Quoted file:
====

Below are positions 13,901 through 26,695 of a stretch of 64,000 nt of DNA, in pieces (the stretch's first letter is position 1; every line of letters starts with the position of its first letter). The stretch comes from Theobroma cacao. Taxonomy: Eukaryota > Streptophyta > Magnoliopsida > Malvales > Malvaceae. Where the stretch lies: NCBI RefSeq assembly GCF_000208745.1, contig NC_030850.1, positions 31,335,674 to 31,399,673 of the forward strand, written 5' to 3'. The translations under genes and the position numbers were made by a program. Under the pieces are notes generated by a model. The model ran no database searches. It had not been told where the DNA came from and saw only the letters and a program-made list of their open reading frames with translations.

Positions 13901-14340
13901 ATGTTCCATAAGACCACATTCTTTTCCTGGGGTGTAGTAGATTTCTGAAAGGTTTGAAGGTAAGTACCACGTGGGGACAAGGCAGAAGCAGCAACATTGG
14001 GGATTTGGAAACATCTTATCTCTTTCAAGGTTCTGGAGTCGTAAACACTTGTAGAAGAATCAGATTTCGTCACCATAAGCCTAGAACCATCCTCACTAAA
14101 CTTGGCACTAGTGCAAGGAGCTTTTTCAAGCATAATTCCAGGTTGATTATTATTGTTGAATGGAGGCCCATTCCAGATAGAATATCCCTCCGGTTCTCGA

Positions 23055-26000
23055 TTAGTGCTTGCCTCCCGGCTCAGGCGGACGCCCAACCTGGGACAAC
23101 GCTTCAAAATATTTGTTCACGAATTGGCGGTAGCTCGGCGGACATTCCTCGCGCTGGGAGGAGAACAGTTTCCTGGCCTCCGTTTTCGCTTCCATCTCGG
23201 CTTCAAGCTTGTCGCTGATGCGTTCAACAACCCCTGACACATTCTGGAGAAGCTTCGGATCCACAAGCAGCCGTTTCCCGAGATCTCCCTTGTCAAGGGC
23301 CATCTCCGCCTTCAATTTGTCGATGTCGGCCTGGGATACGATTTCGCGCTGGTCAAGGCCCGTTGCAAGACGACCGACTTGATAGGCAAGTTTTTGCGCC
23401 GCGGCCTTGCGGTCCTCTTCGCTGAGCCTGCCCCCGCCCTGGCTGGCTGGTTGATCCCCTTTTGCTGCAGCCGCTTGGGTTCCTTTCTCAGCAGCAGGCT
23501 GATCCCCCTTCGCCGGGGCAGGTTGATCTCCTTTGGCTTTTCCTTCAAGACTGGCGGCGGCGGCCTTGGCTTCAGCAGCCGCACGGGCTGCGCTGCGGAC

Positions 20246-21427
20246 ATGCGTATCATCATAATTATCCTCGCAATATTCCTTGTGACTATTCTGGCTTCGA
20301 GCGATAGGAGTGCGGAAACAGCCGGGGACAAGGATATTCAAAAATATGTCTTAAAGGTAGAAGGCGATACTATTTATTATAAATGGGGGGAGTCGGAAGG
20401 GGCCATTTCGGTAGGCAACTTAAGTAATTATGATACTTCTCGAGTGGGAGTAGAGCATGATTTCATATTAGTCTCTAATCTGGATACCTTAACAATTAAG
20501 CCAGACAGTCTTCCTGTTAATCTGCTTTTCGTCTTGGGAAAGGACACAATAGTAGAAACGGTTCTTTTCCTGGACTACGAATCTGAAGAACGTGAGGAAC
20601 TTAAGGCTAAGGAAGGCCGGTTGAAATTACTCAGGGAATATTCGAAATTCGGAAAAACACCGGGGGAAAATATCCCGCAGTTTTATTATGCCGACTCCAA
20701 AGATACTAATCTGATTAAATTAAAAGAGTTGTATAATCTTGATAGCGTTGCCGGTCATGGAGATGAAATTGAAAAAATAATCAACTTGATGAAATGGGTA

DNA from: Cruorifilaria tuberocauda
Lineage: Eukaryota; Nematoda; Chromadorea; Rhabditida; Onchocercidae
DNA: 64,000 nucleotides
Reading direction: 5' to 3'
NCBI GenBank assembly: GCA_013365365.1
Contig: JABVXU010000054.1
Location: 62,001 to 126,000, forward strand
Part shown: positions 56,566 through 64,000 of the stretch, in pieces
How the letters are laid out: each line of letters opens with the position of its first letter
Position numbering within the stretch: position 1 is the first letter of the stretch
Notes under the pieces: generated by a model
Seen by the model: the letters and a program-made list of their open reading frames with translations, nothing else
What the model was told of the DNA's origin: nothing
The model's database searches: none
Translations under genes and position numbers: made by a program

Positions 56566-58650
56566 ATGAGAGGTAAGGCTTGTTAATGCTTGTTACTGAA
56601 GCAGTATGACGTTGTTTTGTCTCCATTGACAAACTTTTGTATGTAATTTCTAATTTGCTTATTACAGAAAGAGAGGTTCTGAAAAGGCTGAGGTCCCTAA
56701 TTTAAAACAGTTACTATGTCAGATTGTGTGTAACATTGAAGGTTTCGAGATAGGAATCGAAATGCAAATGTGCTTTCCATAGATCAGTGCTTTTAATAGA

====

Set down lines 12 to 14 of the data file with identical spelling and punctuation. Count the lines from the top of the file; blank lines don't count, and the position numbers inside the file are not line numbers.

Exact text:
23501 GATCCCCCTTCGCCGGGGCAGGTTGATCTCCTTTGGCTTTTCCTTCAAGACTGGCGGCGGCGGCCTTGGCTTCAGCAGCCGCACGGGCTGCGCTGCGGAC

Positions 20246-21427
20246 ATGCGTATCATCATAATTATCCTCGCAATATTCCTTGTGACTATTCTGGCTTCGA